Hormonal regulation of alveolarization: Structure-function correlation

Samuel J. Garber, Huayan Zhang, Joseph P. Foley, Hengjiang Zhao, Stephan J. Butler, Rodolfo I. Godinez, Marye H. Godinez, Andrew J. Gow, Rashmin C. Savani

Research output: Contribution to journalArticle

11 Citations (Scopus)

Abstract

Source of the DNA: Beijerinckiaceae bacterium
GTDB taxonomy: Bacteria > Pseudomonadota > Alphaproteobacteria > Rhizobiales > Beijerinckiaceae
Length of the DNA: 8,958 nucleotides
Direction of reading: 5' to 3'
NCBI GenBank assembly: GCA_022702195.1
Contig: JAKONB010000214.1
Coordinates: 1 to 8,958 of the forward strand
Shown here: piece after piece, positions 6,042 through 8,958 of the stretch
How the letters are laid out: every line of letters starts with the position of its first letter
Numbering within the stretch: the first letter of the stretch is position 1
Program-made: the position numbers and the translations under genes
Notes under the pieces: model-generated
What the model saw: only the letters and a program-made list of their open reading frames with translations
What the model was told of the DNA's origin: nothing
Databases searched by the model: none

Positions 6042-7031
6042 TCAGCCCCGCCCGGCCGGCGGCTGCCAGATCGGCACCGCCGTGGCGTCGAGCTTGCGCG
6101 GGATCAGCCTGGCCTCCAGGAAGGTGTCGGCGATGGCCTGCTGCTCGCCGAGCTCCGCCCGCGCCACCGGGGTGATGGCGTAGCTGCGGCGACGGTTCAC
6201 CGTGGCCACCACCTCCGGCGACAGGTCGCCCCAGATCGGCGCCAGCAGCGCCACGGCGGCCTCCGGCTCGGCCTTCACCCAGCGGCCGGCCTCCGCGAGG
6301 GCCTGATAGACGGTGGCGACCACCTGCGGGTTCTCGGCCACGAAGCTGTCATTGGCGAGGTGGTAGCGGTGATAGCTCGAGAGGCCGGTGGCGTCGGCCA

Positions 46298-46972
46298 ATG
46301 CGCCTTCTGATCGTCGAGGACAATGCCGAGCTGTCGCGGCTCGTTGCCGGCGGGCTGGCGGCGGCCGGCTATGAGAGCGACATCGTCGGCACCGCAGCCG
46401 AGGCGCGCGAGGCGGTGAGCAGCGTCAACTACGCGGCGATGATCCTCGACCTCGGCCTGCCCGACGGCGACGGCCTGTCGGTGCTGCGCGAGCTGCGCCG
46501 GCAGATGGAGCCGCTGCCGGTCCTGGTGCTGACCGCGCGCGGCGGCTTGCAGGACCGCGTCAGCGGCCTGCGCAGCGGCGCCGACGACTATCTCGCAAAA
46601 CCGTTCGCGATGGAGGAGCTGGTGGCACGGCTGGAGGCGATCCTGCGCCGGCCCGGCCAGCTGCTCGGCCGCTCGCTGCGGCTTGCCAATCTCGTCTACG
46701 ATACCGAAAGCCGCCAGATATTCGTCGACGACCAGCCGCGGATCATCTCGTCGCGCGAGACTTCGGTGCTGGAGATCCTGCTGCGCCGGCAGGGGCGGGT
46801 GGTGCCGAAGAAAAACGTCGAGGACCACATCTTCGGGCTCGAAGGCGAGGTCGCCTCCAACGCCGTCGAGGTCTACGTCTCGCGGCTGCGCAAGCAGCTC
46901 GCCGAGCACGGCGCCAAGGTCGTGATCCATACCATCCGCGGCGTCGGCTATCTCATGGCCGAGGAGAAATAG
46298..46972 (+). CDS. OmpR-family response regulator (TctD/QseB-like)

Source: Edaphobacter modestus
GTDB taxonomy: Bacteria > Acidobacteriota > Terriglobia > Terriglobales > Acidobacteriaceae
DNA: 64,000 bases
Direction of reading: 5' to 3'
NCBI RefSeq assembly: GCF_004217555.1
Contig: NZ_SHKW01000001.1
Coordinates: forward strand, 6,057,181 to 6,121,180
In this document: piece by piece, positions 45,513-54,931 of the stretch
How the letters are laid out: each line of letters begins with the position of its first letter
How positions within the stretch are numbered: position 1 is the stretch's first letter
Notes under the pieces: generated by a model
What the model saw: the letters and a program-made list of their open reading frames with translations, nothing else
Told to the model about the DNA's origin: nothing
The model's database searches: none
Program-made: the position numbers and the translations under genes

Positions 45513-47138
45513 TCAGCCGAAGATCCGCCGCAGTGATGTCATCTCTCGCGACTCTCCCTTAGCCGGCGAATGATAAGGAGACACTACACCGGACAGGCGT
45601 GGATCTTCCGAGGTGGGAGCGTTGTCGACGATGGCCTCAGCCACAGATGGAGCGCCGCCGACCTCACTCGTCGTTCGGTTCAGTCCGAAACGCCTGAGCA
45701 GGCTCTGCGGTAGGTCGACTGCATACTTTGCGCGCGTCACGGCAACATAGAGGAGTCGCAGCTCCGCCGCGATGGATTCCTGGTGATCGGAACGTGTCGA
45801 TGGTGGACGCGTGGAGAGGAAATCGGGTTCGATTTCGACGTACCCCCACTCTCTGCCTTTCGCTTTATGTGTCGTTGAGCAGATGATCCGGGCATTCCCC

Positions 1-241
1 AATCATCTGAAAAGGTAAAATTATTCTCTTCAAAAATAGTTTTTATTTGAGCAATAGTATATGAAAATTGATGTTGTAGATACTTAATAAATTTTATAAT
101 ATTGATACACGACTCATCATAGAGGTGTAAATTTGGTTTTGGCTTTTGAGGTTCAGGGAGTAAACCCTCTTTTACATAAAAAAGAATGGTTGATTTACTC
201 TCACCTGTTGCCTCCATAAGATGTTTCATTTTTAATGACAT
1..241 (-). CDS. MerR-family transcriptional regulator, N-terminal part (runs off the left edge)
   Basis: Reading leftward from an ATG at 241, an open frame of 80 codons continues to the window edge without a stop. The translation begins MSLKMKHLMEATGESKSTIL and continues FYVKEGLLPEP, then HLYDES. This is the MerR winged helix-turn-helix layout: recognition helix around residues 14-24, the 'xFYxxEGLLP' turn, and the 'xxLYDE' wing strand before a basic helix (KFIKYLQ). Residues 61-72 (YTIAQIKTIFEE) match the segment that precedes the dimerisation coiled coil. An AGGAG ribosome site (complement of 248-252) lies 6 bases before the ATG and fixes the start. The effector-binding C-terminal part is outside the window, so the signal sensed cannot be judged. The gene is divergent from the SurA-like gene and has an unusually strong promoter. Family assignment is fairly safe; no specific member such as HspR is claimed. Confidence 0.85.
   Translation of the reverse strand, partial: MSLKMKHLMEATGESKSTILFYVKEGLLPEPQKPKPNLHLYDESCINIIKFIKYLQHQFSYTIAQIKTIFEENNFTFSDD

Background: Dexamethasone (Dex) limits and all-trans-retinoic acid (RA) promotes alveolarization. While structural changes resulting from such hormonal exposures are known, their functional consequences are unclear. Methods: Neonatal rats were treated with Dex and/or RA during the first two weeks of life or were given RA after previous exposure to Dex. Morphology was assessed by light microscopy and radial alveolar counts. Function was evaluated by plethysmography at d13, pressure volume curves at d30, and exercise swim testing and arterial blood gases at both d15 and d30. Results: Dex-treated animals had simplified lung architecture without secondary septation. Animals given RA alone had smaller, more numerous alveoli. Concomitant treatment with Dex + RA prevented the Dex-induced changes in septation. While the results of exposure to Dex + RA were sustained, the effects of RA alone were reversed two weeks after treatment was stopped. At d13, Dex-treated animals had increased lung volume, respiratory rate, tidal volume, and minute ventilation. On d15, both RA- and Dex-treated animals had hypercarbia and low arterial pH. By d30, the RA-treated animals resolved this respiratory acidosis, but Dex-treated animals continued to demonstrate blood gas and lung volume abnormalities. Concomitant RA treatment improved respiratory acidosis, but failed to normalize Dex-induced changes in pulmonary function and lung volumes. No differences in exercise tolerance were noted at either d15 or d30. RA treatment after the period of alveolarization also corrected the effects of earlier Dex exposure, but the structural changes due to RA alone were again lost two weeks after treatment. Conclusion: We conclude that both RA- and corticosteroid-treatments are associated with respiratory acidosis at d15. While RA alone-induced changes in structure andrespiratory function are reversed, Dex-treated animals continue to demonstrate increased respiratory rate, minute ventilation, tidal and total lung volumes at d30. Concomitant treatment with Dex + RA prevents decreased septation induced by Dex alone and results in correction of hypercarbia. However, these animals continue to have abnormal pulmonary function and lung volumes. Increased septation as a result of RA treatment alone is reversed upon discontinuation of treatment. These data suggest that Dex + RA treatment results in improved gas exchange likely secondary to normalized septation.